Activists in Cleveland for the Republican National Convention are using the text encryption app Signal to keep their messages and voice calls from the prying eyes of law enforcement.
Matt McLaughlin, a Chicago organizer here to protest the GOP convention, said in an interview that using Signal has become a necessity for activists. He’s personally on numerous text loops activists here are using to keep each other informed about any developments. In short, Signal promises the server “never has any access to your communication and never stores any of your data.” It’s also is free of the metadata (location, time, etc.) that comes with other messaging services. It’s the preferred messaging app of Edward Snowden.
Why the extreme levels security? (Why not, you might ask.) Law enforcement agencies throughout the country use ISMI catchers, commonly called “Stingrays,” to spoof cell phone towers and vacuum up large amounts of information from phones in the same location.
“With Chicago, there’s a tangible need for encryption, because we’ve seen cops using Stingrays,” McLaughlin said. “We picked up over that police scanner that they were trying to get information from a specific protesters phone.”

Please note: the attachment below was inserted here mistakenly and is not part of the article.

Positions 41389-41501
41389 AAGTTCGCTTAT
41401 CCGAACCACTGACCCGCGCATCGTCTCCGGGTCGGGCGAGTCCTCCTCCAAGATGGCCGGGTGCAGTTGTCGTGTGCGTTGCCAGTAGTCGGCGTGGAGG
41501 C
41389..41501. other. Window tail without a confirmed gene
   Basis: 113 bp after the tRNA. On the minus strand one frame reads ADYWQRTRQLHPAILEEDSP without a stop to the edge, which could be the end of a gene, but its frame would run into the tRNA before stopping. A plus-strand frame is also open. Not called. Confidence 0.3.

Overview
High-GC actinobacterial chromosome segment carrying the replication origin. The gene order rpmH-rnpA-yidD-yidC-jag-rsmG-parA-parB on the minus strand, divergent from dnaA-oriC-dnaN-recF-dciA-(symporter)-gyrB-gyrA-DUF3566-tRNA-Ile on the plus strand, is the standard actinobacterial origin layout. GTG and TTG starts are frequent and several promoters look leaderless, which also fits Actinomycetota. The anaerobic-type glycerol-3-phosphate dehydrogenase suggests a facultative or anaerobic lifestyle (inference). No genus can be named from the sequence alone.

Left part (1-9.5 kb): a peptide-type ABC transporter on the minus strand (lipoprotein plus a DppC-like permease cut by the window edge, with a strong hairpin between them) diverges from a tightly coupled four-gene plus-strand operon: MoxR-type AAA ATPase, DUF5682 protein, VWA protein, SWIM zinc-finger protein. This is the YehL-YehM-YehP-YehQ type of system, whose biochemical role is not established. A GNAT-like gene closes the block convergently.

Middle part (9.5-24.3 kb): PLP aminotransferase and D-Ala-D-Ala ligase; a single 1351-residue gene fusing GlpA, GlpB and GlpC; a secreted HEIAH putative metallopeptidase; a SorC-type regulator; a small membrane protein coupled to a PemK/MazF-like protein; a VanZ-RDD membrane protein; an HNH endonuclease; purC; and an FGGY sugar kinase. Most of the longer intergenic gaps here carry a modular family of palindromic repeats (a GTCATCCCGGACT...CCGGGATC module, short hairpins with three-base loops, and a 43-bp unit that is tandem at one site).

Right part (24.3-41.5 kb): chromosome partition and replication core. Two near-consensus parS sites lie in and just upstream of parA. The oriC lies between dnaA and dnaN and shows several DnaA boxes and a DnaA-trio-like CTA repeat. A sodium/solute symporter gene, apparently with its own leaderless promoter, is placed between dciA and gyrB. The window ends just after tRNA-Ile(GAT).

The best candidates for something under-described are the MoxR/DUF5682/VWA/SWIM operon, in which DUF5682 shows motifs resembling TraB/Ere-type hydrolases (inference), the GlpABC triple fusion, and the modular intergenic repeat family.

There was another instance where protesters were using an app called SnoopSnitch, which allows users to spot cell towers, and saw one moving around.
Even with encryption, though, McLaughlin still tries to keep written communication to a minimum. “We’re still careful about what kind of information we’re sharing until we’re in the same physical space,” he said. Chicago police are known to confiscate phones of arrestees and attempt to unlock them, according to McLaughlin. Signal allows users to add an additional password to protect their information beyond a regular home screen lock.
One of Signal’s strongest selling points is its ease of use. Unlike installing PGP encryption for email, which is famously laborious to install, Signal is as easy to use as any other texting app. WhatsApp also encrypts its messages by default, and uses the same core architecture as Signal.
Dan Massoglia, a Chicago attorney who regularly represents activists, is also in Cleveland for the protest. “Signal has had positive effects throughout the legal system,” said Massoglia. “It ensures the attorney-client privilege that’s written into law.” He uses it with clients who are particularly concerned about security, and with his boss.
Facebook recently rolled out its own end-to-end encryption for its messenger app. Following the Snowden revelations, private companies are increasingly offering encryption by default for users who are more aware than ever of the threats to their privacy. That’s a good development, but McLaughline is going to be sticking with Signal. “Given Facebook’s history of working with the government, I wouldn’t trust that that information will actually stay private,” he said.